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Finding a way to disrupt Peyton Manning
Seahawks head coach Pete Carroll joined psychologist Angela Duckworth at Seattle University on Thursday for a Seattle Town Hall talk about grit, and unlocking the secret to perseverance (Photos courtesy Chuck Kuo/Seattle University). View
JERSEY CITY, N.J. – Clinton McDonald was asked about the most important element in the art of the strip-sack.
After all, the Seahawks’ nose tackle in their nickel line used in passing situations registered not only a career-high 5.5 sacks this season, but the first sacks of his five-season NFL career. But McDonald wouldn’t go there. Instead, he nodded over there.
“Ah man, you’ve got to talk to ‘The Big Turnover’ – Cliff Avril,” McDonald said. “Me and Mike Bennett mess with him a little bit and call him ‘The Big Turnover.’ Cliff is ‘The Big Turnover,’ so he’ll get it for you.”
So Cliff, what is the key to the strip-sack?
“I think a lot of times, I’ve been just lucky,” Avril said with a laugh. “But the key is working your pass-rush move. And once you to get to the quarterback, usually he’ll step up and try to get the ball out. I’ve been fortunate enough to be able to swipe down at the ball once I get to the quarterback and get the ball out.”
Obviously, Avril has been relentless in the pursuit of creating his own luck and good fortune.
Asked that same strip-sack question, Bennett cut not only to the chase, but to the end of it.
“Reaching your hand above your head and come down in a forward motion,” said Bennett, another free-agent addition this season who was signed to improve the pass rush. Read
|NO. 1 VS. NO. 1
This is the first in a three-part series examining how the Seahawks’ No. 1-ranked defense will matchup against the Broncos’ No. 1-ranked offense in Super Bowl XLVIII at MetLife Stadium on Sunday. Today, the pass rush. Read
0: The number of times Broncos QB Peyton Manning has been sacked in two postseason games, despite putting the ball up 79 times. Read
Broncos LT Chris Clark vs. Seahawks DE Cliff Avril: The 6-foot-5, 305-pound Clark started six games in his first three seasons with the Broncos, all in 2011. But this season he stepped in as the starter in Week 3 after All-Pro Ryan Clady was placed on injured reserve with a foot injury. Manning was sacked only 18 times during the regular season, the fewest for any QB with at least 320 pass attempts. But the Colts’ Robert Mathis got to Manning four times, including one stripe-sack, in the Broncos’ loss to Indianapolis in October when Mathis was working primarily against Clark. The speed and quickness of the 6-3, 260-pound Avril should give Clark problems. Avril forced five fumbles and had eight sacks during the regular season and has added two forced fumbles and 1.5 sacks in two postseason games. Read
All of this is beyond relevant, of course, because in Sunday’s Super Bowl XLVIII at MetLife Stadium the Seahawks’ pass-rushers will be setting their sights on Peyton Manning, the Denver Broncos’ quarterback who is rarely sacked.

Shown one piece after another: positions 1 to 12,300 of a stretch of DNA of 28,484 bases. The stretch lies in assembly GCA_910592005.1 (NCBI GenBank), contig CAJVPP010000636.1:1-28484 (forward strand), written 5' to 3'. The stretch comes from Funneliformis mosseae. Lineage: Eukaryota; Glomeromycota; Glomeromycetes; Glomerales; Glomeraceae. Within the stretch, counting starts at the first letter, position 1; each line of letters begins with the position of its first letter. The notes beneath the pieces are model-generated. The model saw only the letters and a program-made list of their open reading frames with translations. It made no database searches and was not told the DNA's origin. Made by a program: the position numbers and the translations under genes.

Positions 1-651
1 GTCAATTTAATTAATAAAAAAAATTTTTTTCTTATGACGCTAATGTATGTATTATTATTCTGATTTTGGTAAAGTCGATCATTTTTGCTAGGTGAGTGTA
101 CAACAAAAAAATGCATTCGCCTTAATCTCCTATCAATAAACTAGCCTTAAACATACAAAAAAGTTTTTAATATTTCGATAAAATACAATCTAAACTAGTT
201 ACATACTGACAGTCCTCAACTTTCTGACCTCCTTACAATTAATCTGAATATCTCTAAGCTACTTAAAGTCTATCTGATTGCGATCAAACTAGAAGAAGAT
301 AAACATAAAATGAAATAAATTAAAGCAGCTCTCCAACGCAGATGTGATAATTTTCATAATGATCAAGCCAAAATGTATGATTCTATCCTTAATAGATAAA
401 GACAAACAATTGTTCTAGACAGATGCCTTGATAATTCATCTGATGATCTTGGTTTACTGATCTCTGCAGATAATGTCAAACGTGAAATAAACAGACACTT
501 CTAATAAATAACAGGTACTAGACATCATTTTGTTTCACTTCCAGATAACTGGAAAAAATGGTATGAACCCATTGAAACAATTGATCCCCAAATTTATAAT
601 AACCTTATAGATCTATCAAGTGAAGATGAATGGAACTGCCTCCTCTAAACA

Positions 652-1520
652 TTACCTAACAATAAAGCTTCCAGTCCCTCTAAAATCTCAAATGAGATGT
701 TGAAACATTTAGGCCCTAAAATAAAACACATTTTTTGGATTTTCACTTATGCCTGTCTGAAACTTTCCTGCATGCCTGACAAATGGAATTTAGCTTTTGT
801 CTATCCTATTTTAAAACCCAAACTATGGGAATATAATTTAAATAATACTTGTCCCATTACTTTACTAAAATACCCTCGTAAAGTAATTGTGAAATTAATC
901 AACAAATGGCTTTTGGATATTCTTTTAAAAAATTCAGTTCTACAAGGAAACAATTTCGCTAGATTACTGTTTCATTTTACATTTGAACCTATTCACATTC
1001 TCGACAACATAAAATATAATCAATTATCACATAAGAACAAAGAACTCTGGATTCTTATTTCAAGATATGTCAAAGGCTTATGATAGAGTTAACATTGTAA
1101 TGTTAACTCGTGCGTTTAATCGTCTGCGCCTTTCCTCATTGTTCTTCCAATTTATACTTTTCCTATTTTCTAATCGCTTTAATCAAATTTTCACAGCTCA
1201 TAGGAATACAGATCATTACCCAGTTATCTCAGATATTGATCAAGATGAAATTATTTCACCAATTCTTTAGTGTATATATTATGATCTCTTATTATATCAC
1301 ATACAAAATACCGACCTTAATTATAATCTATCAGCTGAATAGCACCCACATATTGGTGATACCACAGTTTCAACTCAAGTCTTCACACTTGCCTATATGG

In only the second Super Bowl matchup of the NFL’s No. 1-ranked defense and No. 1-ranked offense during the regular season, being able to affect Manning is Priority No. 1 for a Seahawks defense that has done so many things so well.
“I think it’s just the opportunity to create a turnover,” Avril said. “I want to get the sack, obviously, but being able to get the turnover on top of it, it makes it that much sweeter. So I’m always slapping at the ball.”
But will Avril, Bennett, McDonald and rush-end Chris Clemons get that opportunity Sunday? Manning was not been sacked in either of the Broncos’ postseason victories and his 18 sacks during the regular season were the fewest for any quarterback with at least 320 pass attempts – a category that Manning led with 659.
Part of it is that Manning gets the ball out so quickly. Part of it is the array of options he’s getting the ball out to – wide receivers Demaryius Thomas and Eric Decker, slot receiver Wes Welker, tight end Julius Thomas and even running back Knowshon Moreno. All had at least 60 receptions. Each also scored at least 10 touchdowns. But the biggest part might be Manning’s encyclopedic knowledge of the Broncos’ passing game and, in his 16thseason, a been-there/seen-that approach to what defenses are trying to do against him.
“I’m lucky to be in my generation and watch him play,” Bennett said. “There’s no better quarterback in this generation. The completions he’s made, the touchdowns he’s thrown. I’m a fan of him, just like anybody else in the NFL. And he’s one of the greatest quarterbacks of all-time.”
But that can’t stop the Seahawks from trying to disrupt everything that Manning can throw at them, and it won’t. It doesn’t have to be strip-sacks, or even non-fumbling forcing sacks. But there does need to be enough pressure to force him to move from his comfort spot on any given throw.
“It’s really about his timing,” coach Pete Carroll said Wednesday, when the Seahawks got back into their comfort zone by practicing at the Giants’ facility adjacent to MetLife Stadium. “He’s so quick with the football and his decision-making is so precise that the ball is just not in his hands long enough to get there for the most part.
“We can’t give in to that. So we have to rush the passer. We have to try and get him off his spot. We have to try to move him. And to get that done, we’re going to have to cover them very well. We’re going to have to get him to hold the ball some, or at least make him go to his second and third (option).”
“If we can do that, it gives us a chance,” Carroll said. “Nobody’s done it very successfully, obviously. In the postseason, nobody has even gotten close to him. Hopefully we can. It’s all but impossible, based on the numbers.
“We’re going to see if we can do something about that.”
And Avril and his pass-rushing buddies can add a few more brush strokes to their art of the strip-sack, all the better. Read